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This entry is our analysis of a study added to the Effectiveness Bank. The original study was not published by Findings; click Title to order a copy. Free reprints may be available from the authors – click prepared e-mail. Links to other documents. Hover over for notes. Click to highlight passage referred to. Unfold extra text Unfold supplementary text The Summary conveys the findings and views expressed in the study.

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Glutamate dehydrogenase as a marker of alcohol dependence.

Kravos M., Malešič I.
Alcohol and Alcoholism: 2010, 45(1), p. 39–44.
Unable to obtain a copy by clicking title? Try asking the author for a reprint by adapting this prepared e-mail or by writing to Dr Kravos at mk4@siol.net.

Slovenian study identifies which chemicals in the blood best identify dependent drinkers in the sense of not missing those who are dependent, confirming when they have stopped drinking, and not falsely identifying non-dependent people as dependent.

Summary The aim of this study was to determine the value of biochemical tests for glutamate dehydrogenase (GLDH) in the blood as way of diagnosing alcohol dependence, in particular as compared to or in combination with other biochemical markers including gama-glutamyltransferase (GGT), aspartate-aminotranferase (AST), alanine-aminotransferase (ALT) and erythrocyte mean cell volume (MCV). All these levels were assessed three times in 238 alcohol dependent patients admitted to hospital (on admission, after 24 hours and after seven days) and also in healthy members of the public.

Main findings All the values were significantly higher in the patients than in healthy persons. GLDH exhibited the fastest decrease in levels after the resumption of abstinence. 24 hours of non-drinking is sufficient for a reliable evaluation of the fall in GLDH activity, even more so when alcohol dependants had not drunk for three to seven days, offering a way to confirm the cessation of drinking. The time course of changes in GLDH and AST were more applicable than for GGT after a week, but GLDH changes were most reliable. GLDH was the most specific marker with almost 90% specificity, correctly identifying nine in 10 of the healthy subjects as non-dependent. A decision tree combining MCV, GGT and GLDH markers was selected as the best diagnostic procedure because of its simplicity, easy examination and moderate cost. It gave a model with 84.5% accuracy, excellent specificity at 90% (correctly identifying 9 in 10 healthy subjects as non-dependent) and very high sensitivity at almost 80% (correctly identifying 8 in 10 alcohol dependent patients as dependent).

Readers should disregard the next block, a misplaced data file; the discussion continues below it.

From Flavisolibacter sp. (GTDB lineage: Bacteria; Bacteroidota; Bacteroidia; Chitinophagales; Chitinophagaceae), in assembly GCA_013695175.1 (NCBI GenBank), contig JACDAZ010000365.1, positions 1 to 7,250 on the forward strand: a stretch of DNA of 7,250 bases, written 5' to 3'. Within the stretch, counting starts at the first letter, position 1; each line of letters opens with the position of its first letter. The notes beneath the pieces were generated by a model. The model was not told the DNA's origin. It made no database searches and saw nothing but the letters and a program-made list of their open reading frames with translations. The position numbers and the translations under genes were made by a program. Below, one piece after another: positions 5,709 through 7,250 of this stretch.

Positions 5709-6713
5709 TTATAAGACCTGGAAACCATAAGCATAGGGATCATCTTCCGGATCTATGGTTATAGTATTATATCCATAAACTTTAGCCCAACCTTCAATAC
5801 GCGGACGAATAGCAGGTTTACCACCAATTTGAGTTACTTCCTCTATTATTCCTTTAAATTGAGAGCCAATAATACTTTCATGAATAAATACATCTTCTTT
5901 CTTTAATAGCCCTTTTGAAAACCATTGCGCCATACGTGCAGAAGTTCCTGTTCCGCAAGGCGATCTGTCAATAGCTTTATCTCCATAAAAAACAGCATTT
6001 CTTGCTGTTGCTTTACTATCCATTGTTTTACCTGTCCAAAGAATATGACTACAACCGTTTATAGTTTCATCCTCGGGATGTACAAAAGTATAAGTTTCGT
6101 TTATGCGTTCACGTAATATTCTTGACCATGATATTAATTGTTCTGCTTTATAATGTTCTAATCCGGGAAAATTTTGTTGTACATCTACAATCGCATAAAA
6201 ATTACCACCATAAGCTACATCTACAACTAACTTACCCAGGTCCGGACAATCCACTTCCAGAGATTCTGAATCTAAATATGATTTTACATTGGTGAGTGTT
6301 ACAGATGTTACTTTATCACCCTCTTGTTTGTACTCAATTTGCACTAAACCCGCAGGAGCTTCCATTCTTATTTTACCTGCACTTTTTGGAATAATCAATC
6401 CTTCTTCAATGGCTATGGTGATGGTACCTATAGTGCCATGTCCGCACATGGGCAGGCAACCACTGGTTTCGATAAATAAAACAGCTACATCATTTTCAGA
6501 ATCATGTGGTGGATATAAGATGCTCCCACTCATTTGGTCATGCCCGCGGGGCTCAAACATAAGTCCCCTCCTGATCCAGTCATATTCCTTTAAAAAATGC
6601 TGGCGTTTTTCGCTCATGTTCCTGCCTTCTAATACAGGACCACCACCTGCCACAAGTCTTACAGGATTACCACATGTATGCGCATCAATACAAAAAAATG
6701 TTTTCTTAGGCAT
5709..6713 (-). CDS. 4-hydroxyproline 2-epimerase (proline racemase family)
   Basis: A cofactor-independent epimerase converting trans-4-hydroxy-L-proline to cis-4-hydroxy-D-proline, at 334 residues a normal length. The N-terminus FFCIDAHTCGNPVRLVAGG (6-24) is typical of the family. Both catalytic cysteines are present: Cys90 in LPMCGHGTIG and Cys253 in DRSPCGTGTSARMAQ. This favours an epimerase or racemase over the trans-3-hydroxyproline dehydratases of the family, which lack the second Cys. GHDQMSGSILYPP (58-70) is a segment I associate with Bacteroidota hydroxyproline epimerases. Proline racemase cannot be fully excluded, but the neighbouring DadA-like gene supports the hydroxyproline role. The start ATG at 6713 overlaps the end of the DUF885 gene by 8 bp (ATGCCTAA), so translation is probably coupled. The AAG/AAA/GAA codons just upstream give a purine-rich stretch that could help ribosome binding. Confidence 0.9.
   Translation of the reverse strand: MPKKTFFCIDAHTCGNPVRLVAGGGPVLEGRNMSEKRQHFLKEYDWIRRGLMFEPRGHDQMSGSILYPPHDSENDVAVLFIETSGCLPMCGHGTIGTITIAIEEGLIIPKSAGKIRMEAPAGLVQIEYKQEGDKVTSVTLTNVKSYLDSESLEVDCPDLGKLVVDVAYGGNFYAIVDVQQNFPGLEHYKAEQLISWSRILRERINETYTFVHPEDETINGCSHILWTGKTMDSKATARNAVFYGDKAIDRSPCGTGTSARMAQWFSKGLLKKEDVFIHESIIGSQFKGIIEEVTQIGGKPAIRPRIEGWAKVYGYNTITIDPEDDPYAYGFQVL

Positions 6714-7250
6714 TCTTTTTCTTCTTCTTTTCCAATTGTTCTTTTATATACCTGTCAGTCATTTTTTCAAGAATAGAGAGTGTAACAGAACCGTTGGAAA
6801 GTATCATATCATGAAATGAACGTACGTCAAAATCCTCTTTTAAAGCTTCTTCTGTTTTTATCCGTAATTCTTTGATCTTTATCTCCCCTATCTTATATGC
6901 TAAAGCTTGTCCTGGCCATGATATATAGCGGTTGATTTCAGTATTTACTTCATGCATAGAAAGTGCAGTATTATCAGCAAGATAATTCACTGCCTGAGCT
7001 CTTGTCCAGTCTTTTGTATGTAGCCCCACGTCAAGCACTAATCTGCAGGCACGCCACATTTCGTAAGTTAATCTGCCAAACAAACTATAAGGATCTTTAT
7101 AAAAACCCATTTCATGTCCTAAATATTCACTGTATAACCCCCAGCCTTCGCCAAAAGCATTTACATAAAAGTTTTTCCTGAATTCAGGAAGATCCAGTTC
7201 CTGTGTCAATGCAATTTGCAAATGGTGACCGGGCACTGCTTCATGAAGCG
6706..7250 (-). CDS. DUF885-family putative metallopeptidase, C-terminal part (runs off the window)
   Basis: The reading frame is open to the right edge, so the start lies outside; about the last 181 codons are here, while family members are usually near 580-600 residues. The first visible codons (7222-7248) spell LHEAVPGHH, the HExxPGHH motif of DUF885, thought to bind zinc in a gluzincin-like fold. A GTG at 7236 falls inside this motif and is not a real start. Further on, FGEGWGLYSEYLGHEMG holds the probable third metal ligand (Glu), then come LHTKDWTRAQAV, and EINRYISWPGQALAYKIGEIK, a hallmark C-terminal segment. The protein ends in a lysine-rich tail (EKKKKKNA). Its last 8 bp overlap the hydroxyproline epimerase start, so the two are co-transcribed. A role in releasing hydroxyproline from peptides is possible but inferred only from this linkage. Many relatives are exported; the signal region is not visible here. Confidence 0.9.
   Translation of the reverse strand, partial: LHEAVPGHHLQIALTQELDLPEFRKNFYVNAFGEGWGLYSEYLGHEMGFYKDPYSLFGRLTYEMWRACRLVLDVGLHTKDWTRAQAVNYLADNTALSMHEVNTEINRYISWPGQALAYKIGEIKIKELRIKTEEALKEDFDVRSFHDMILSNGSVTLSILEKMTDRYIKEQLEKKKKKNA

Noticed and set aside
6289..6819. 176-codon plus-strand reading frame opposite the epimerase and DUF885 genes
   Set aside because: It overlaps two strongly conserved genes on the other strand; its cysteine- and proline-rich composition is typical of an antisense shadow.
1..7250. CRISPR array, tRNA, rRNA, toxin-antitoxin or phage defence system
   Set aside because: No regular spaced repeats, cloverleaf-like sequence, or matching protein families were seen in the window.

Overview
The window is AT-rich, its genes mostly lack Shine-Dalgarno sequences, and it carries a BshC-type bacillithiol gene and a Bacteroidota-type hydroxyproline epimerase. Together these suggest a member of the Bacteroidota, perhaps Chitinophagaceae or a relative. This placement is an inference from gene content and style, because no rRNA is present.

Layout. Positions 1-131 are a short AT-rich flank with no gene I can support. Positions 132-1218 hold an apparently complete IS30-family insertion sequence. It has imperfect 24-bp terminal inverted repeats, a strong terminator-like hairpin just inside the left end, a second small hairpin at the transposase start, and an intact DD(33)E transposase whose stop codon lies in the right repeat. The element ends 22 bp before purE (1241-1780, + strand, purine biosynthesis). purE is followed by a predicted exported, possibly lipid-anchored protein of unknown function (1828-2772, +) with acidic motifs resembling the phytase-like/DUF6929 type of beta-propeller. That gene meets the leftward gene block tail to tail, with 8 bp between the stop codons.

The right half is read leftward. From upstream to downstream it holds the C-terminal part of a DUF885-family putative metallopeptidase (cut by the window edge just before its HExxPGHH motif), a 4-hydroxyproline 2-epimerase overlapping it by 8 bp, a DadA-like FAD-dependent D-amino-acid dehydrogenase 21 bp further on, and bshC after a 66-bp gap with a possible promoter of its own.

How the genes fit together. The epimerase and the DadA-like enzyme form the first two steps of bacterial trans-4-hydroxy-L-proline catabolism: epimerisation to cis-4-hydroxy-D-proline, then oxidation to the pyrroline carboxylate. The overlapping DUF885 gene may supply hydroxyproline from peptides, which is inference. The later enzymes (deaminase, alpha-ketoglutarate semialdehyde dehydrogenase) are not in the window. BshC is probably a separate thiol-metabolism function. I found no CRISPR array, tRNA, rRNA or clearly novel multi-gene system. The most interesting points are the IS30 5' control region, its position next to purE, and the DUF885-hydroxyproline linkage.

Conclusions The high accuracy of our classification model provides an opportunity to apply it as a helping method in finding and diagnosing alcohol dependence in everyday practice, with our exclusion criteria and differential diagnostic cautions taken into consideration. We strongly believe that watching changes in the activity of laboratory markers of alcoholism is an effective yet overlooked aid.

Thanks for their comments on this entry in draft to Matej Kravos of the Psychiatric Hospital Ormoz in Slovenia. Commentators bear no responsibility for the text including the interpretations and any remaining errors.

Last revised 22 August 2011

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